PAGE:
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Mol. Cells 2013; 36(2): 138-144

Published online August 31, 2013

https://doi.org/10.1007/s10059-013-0096-8

© The Korean Society for Molecular and Cellular Biology

Epithelial-Mesenchymal Transition and Migration of Prostate Cancer Stem Cells Is Driven by Cancer-Associated Fibroblasts in an HIF-1α/β-Catenin-Dependent Pathway

Yong Luo, Ling Lan, Yong-Guang Jiang, Jia-Hui Zhao, Ming-Chuan Li, Neng-Bao Wei, and Yun-Hua Lin

Department of Urology, Affiliated Beijing Anzhen Hospital of Capital Medical University, Beijing, People’s Republic of China, 1Department of Endocrinology, Beijing Jishuitan Hospital, The 4th Clinical Medical College of Peking University, Beijing, People’s Republic of China

Received: March 26, 2013; Revised: May 31, 2013; Accepted: June 3, 2013

Abstract

Although cancer stem cells (CSCs) play a crucial role in seeding the initiation of tumor progression, they do not always possess the same potent ability as tumor metastasis. Thus, precisely how migrating CSCs occur, still remains unclear. In the present study, we first comparatively analyzed a series of prostate CSCs, which exhibited a dynamically increasing and disseminating ability in nude mice. We observed that the transcriptional activity of HIF-1α and β-catenin became gradually elevated in these stem cells and their epithelial-mesenchymal transition (EMT) characteristic altered from an epithelial type to a mesenchymal type. Next, we further used cancer-associated fibroblasts (CAFs), which were cultured from surgically resected tissues of prostate cancer (PCa) to stimulate prostate CSCs. Similar results were reconfirmed and showed that the protein levels of both HIF-1α and β-catenin were markedly improved. In addition, the EMT phenotype displayed a homogenous mesenchymal type, accompanied with increased aggressive potency in vitro. Most importantly, the aforementioned promoting effect of CAFs on prostate CSCs was completely repressed after “silencing” the activity of β-catenin by transfection of stem cells with ShRNA. Taken together, our observations suggest that prostate migrating CSCs, with a mesenchymal phenotype, could be triggered by CAFs in a HIF-1α/β-catenin-dependent signaling pathway.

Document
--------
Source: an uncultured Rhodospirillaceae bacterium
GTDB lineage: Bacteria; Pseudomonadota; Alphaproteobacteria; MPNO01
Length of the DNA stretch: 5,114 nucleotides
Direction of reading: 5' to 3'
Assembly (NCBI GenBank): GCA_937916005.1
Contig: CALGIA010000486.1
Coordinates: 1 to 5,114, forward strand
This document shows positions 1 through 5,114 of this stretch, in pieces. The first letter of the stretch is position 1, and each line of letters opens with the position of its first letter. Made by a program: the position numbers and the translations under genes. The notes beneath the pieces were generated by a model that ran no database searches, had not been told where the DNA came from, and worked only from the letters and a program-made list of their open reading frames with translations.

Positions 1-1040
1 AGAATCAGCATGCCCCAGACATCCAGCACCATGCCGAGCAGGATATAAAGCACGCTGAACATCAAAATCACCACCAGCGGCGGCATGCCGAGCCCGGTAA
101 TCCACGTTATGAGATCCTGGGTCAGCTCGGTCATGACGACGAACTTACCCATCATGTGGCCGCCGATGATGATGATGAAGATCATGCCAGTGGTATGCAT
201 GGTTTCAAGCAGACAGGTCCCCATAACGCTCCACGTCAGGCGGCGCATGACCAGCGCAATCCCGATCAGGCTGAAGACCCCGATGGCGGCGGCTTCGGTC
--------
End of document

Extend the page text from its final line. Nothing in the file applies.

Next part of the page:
Keywords cancer-associated fibroblast, epithelial-mesenchymal transition, migrating cancer stem cell, prostate cancer

Article

Research Article

Mol. Cells 2013; 36(2): 138-144

Published online August 31, 2013 https://doi.org/10.1007/s10059-013-0096-8

Copyright © The Korean Society for Molecular and Cellular Biology.

Epithelial-Mesenchymal Transition and Migration of Prostate Cancer Stem Cells Is Driven by Cancer-Associated Fibroblasts in an HIF-1α/β-Catenin-Dependent Pathway

Yong Luo, Ling Lan, Yong-Guang Jiang, Jia-Hui Zhao, Ming-Chuan Li, Neng-Bao Wei, and Yun-Hua Lin

Department of Urology, Affiliated Beijing Anzhen Hospital of Capital Medical University, Beijing, People’s Republic of China, 1Department of Endocrinology, Beijing Jishuitan Hospital, The 4th Clinical Medical College of Peking University, Beijing, People’s Republic of China

Received: March 26, 2013; Revised: May 31, 2013; Accepted: June 3, 2013

Abstract

Although cancer stem cells (CSCs) play a crucial role in seeding the initiation of tumor progression, they do not always possess the same potent ability as tumor metastasis. Thus, precisely how migrating CSCs occur, still remains unclear. In the present study, we first comparatively analyzed a series of prostate CSCs, which exhibited a dynamically increasing and disseminating ability in nude mice. We observed that the transcriptional activity of HIF-1α and β-catenin became gradually elevated in these stem cells and their epithelial-mesenchymal transition (EMT) characteristic altered from an epithelial type to a mesenchymal type. Next, we further used cancer-associated fibroblasts (CAFs), which were cultured from surgically resected tissues of prostate cancer (PCa) to stimulate prostate CSCs. Similar results were reconfirmed and showed that the protein levels of both HIF-1α and β-catenin were markedly improved. In addition, the EMT phenotype displayed a homogenous mesenchymal type, accompanied with increased aggressive potency in vitro. Most importantly, the aforementioned promoting effect of CAFs on prostate CSCs was completely repressed after “silencing” the activity of β-catenin by transfection of stem cells with ShRNA. Taken together, our observations suggest that prostate migrating CSCs, with a mesenchymal phenotype, could be triggered by CAFs in a HIF-1α/β-catenin-dependent signaling pathway.

Keywords: cancer-associated fibroblast, epithelial-mesenchymal transition, migrating cancer stem cell, prostate cancer

Mol. Cells
Dec 31, 2021 Vol.44 No.12, pp. 861~919
COVER PICTURE
Structure of the fly peripheral neurons in the fly head. Flies have basic sensory organs including eyes for vision, antennae and maxillary palps for olfaction, and proboscis (magenta) for gustation which can be labelled with monoclonal antibody 22C10. The figure is a 3D reconstructed image with 30 slices of confocal sections with 3 μm interval. It shows that the proboscis is required for sensing attractive carboxylic acids such as glycolic acid, citric acid, and lactic acid (Shrestha and Lee, pp. 900-910).

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